Graduate course: Theorizing Medieval Sound: Medieval Sonic Worlds

In this interdisciplinary seminar, we bring four major theoretical works — Carolyn Dinshaw’s How Soon Is Now?: Medieval Texts, Amateur Readers, and the Queerness of Time, Maurice Merleau-Ponty’s Phenomenology of Perception, Kathleen Stewart’s Ordinary Affects, and Salomé Voegelin’s Sonic Possible Worlds: Hearing the Continuum of Sound — into active dialogue with the texts, musics, and objects of the European Middle Ages to consider just how close we might come to hearing the sonic worlds of past historic epochs. With primary readings ranging broadly across mystical, music theoretical, poetic, philosophical, chivalric, dramatic, and musical works, we study medieval sound cultures and the production of sonorous meanings for medieval listeners in all their complexity. At the same time, we investigate how phenomenology, queer theory, affect theory, and sound studies can challenge us to rethink prevailing attitudes towards the body, the senses, media, and the past. By taking critical theory and medieval sound as equal objects of study, we aim to investigate what theory reveals about the sonorous past, where theory fails in the endeavor, and how we might work creatively with those failures to devise new modes of embodied scholarship. No previous knowledge of medieval vernaculars or music theory required.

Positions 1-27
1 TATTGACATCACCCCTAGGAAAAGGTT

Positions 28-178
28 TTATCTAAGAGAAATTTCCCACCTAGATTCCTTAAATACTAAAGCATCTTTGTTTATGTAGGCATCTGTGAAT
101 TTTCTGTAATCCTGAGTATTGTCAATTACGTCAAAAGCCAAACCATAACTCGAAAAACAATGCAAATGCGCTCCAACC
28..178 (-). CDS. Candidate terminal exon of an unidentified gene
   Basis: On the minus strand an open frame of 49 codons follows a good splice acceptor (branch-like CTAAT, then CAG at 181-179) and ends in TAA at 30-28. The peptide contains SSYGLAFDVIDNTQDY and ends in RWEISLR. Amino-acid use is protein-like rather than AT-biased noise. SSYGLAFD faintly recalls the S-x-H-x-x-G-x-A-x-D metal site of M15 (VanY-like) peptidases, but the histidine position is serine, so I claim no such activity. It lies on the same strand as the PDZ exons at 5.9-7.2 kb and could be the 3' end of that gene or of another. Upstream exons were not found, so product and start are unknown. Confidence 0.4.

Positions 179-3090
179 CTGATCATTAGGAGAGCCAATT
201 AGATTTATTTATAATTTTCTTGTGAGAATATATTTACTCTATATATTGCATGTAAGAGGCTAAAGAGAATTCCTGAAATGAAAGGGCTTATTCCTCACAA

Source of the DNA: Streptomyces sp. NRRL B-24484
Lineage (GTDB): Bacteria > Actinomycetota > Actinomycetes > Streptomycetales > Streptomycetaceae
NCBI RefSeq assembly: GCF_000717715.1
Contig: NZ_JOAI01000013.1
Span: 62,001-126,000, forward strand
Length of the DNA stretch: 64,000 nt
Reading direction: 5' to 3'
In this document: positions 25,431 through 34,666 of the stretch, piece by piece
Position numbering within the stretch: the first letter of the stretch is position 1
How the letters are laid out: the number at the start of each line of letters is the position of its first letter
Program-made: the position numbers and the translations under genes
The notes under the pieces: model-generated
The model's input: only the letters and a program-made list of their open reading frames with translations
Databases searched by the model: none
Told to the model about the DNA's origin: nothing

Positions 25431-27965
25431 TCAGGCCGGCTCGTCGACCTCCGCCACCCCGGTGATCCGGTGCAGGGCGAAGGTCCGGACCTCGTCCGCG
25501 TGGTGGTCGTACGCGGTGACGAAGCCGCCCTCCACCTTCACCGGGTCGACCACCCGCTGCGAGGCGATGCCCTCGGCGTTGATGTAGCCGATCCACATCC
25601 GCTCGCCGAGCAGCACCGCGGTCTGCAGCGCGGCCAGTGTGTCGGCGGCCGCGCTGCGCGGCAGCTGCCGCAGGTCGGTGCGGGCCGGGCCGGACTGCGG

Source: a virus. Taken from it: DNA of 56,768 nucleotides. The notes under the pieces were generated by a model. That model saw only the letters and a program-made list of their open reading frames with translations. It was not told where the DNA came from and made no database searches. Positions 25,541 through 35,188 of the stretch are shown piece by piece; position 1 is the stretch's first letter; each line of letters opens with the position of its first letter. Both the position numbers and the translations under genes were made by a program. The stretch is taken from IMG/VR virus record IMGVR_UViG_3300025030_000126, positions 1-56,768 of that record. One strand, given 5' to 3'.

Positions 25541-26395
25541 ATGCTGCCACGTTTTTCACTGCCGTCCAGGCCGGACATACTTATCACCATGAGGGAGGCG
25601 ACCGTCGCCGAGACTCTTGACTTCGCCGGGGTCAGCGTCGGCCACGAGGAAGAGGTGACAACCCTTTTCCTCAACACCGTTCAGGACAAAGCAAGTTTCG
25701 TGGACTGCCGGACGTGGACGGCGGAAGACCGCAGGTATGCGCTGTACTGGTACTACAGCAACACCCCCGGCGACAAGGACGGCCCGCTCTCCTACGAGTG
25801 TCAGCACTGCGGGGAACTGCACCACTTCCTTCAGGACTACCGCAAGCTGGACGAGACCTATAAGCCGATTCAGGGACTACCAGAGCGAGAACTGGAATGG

To register, please contact Andrew Albin:

Andrew Albin
Associate Professor of English and Medieval Studies
Chair of Undergraduate Studies, Medieval Studies Program
Fordham College at Lincoln Center

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